So don’t be afraid to try new things until you find something that you’ll love to do for exercise. Like being outdoors? Join a walking club. Hate the machines at the gym? Try a class instead. Love music? Start salsa lessons! Like being part of a team? Join a local sport club. Fancy something sociable? Pick up a friend and go for a hike. Preparing to grow your family? Pregnancy yoga. There’s something out there for everyone.

If you need some ideas, Julia has lots of links to local groups and events that you might like to try, so just mention it at your next session for inspiration!

Trapped Nerves

Most of us would be familiar with the term “trapped nerve” but can just any nerve get trapped? How do you tell if you’ve got a trapped nerve? And what should you do about it?

What do nerves do?

Nerves are responsible for carrying information all over the body and simplistically speaking this information falls into 2 categories:

  • Information about MOVEMENT – this is signals being taken from the brain to the muscles of the body. And not just your skeletal muscles which control your voluntary movement. This would also include the muscles that push food through your digestive system, the muscles that squirt saliva from the salivary glands into your mouth and the muscles which make the pupils of your eyes smaller or larger, depending on the light.
  • Information about SENSATION – this is signals being taken from the body to the brain, carrying information about sensations in the skin, stretching in the muscles, heat or inflammation in the tissues and more

When a nerve gets trapped, you would expect to see problems with the carrying of all this information to and from the affected nerve.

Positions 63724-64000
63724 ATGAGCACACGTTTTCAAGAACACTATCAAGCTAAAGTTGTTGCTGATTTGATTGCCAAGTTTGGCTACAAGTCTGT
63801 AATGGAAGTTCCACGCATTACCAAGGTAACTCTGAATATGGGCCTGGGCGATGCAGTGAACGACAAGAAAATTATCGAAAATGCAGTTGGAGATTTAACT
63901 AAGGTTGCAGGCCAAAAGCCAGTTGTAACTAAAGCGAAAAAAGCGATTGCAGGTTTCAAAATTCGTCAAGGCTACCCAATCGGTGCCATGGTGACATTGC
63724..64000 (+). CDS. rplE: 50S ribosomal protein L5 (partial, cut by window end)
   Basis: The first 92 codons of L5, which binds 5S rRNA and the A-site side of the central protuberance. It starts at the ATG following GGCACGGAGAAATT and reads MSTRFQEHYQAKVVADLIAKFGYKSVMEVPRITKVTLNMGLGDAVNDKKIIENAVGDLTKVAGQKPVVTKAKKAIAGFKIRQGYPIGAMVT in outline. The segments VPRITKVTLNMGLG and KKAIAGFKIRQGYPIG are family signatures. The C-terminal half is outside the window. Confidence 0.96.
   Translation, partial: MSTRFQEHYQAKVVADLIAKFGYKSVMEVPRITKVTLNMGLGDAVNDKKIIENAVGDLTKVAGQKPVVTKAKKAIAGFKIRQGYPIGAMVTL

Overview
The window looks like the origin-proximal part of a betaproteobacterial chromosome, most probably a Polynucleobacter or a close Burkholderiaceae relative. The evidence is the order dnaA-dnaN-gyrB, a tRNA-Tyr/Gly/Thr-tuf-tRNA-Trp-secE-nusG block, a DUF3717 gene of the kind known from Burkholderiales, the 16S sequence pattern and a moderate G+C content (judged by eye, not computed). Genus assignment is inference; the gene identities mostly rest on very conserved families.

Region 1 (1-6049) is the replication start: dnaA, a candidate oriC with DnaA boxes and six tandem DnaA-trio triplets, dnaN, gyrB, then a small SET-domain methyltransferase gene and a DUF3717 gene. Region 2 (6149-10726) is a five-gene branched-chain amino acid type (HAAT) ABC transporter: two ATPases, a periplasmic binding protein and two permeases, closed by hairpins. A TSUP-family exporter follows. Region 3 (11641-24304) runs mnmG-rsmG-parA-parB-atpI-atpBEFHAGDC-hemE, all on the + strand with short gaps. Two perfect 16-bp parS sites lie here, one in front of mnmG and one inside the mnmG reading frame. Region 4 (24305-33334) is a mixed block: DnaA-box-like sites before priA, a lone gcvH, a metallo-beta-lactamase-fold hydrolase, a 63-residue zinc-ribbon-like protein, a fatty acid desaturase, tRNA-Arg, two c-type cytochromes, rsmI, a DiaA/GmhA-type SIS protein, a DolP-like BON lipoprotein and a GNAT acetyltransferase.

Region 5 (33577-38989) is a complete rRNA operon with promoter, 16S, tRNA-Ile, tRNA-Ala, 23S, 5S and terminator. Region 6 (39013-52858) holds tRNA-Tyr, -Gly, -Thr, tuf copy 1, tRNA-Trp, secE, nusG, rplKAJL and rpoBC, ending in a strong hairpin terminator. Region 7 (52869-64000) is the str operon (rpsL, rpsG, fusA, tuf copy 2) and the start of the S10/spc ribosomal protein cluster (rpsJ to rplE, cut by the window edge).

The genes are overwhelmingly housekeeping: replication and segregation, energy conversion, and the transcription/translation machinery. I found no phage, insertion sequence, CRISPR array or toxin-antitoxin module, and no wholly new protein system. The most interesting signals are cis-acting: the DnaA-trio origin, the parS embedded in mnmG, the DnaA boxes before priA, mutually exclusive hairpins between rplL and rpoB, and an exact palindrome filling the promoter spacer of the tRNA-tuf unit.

• The muscles would not be getting information about movement, and so they may seem weaker than usual. Sometime this can even make the affected area feel heavy or more effort to move.
  • The sensation signals travelling from the area will be affected, so the area may start to feel tingly with pins and needles, or even numb
  • The compression on the nerve would send signals back up to the brain, causing sharp pains along the course of the nerve. This means you could get pain very far away from the original nerve compression, such as in sciatica, where there is pain in the leg but the original compression occurs in the back.
Whilst the nerve is compressed in the spine, the pain of sciatica is felt in the leg

Where do nerves get trapped?

Nerves are usually very mobile structures, and most of the time they have lots of space and “wiggle room” to accommodate movement or change in the tissues around them.

Nerves are most at risk of getting trapped at points where they run through narrow tunnels in the body, because they have less “wiggle room”. The space around them is restricted. The nerves are usually able to glide through these tunnels. But now imagine if that tunnel became squashed or inflamed. The nerve would start to feel the pressure of that and would not be able to glide smoothly.